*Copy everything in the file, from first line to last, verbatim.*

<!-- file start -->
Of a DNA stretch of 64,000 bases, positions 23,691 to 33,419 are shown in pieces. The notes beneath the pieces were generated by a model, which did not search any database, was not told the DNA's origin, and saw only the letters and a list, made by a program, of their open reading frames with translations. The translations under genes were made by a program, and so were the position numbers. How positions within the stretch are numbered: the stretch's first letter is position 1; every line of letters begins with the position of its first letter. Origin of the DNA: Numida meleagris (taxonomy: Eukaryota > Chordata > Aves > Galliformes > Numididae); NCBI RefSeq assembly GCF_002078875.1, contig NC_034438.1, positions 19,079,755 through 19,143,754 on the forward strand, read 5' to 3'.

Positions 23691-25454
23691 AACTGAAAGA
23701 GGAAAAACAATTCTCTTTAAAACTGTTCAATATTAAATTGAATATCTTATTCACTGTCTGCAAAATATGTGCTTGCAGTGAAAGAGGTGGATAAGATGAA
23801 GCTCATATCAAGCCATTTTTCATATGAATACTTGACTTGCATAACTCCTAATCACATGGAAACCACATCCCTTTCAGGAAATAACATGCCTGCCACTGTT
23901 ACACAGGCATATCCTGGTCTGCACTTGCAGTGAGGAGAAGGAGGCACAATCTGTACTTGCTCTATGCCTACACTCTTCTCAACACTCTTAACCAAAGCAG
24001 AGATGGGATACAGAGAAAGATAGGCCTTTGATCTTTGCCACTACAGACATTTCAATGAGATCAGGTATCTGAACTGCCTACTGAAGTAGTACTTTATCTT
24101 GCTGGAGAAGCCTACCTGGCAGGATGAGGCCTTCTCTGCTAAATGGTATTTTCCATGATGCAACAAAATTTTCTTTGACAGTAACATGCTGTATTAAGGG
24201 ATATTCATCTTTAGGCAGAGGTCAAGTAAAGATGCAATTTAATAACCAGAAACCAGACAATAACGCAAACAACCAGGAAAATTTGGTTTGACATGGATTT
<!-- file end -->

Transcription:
Of a DNA stretch of 64,000 bases, positions 23,691 to 33,419 are shown in pieces. The notes beneath the pieces were generated by a model, which did not search any database, was not told the DNA's origin, and saw only the letters and a list, made by a program, of their open reading frames with translations. The translations under genes were made by a program, and so were the position numbers. How positions within the stretch are numbered: the stretch's first letter is position 1; every line of letters begins with the position of its first letter. Origin of the DNA: Numida meleagris (taxonomy: Eukaryota > Chordata > Aves > Galliformes > Numididae); NCBI RefSeq assembly GCF_002078875.1, contig NC_034438.1, positions 19,079,755 through 19,143,754 on the forward strand, read 5' to 3'.

Positions 23691-25454
23691 AACTGAAAGA
23701 GGAAAAACAATTCTCTTTAAAACTGTTCAATATTAAATTGAATATCTTATTCACTGTCTGCAAAATATGTGCTTGCAGTGAAAGAGGTGGATAAGATGAA
23801 GCTCATATCAAGCCATTTTTCATATGAATACTTGACTTGCATAACTCCTAATCACATGGAAACCACATCCCTTTCAGGAAATAACATGCCTGCCACTGTT
23901 ACACAGGCATATCCTGGTCTGCACTTGCAGTGAGGAGAAGGAGGCACAATCTGTACTTGCTCTATGCCTACACTCTTCTCAACACTCTTAACCAAAGCAG
24001 AGATGGGATACAGAGAAAGATAGGCCTTTGATCTTTGCCACTACAGACATTTCAATGAGATCAGGTATCTGAACTGCCTACTGAAGTAGTACTTTATCTT
24101 GCTGGAGAAGCCTACCTGGCAGGATGAGGCCTTCTCTGCTAAATGGTATTTTCCATGATGCAACAAAATTTTCTTTGACAGTAACATGCTGTATTAAGGG
24201 ATATTCATCTTTAGGCAGAGGTCAAGTAAAGATGCAATTTAATAACCAGAAACCAGACAATAACGCAAACAACCAGGAAAATTTGGTTTGACATGGATTT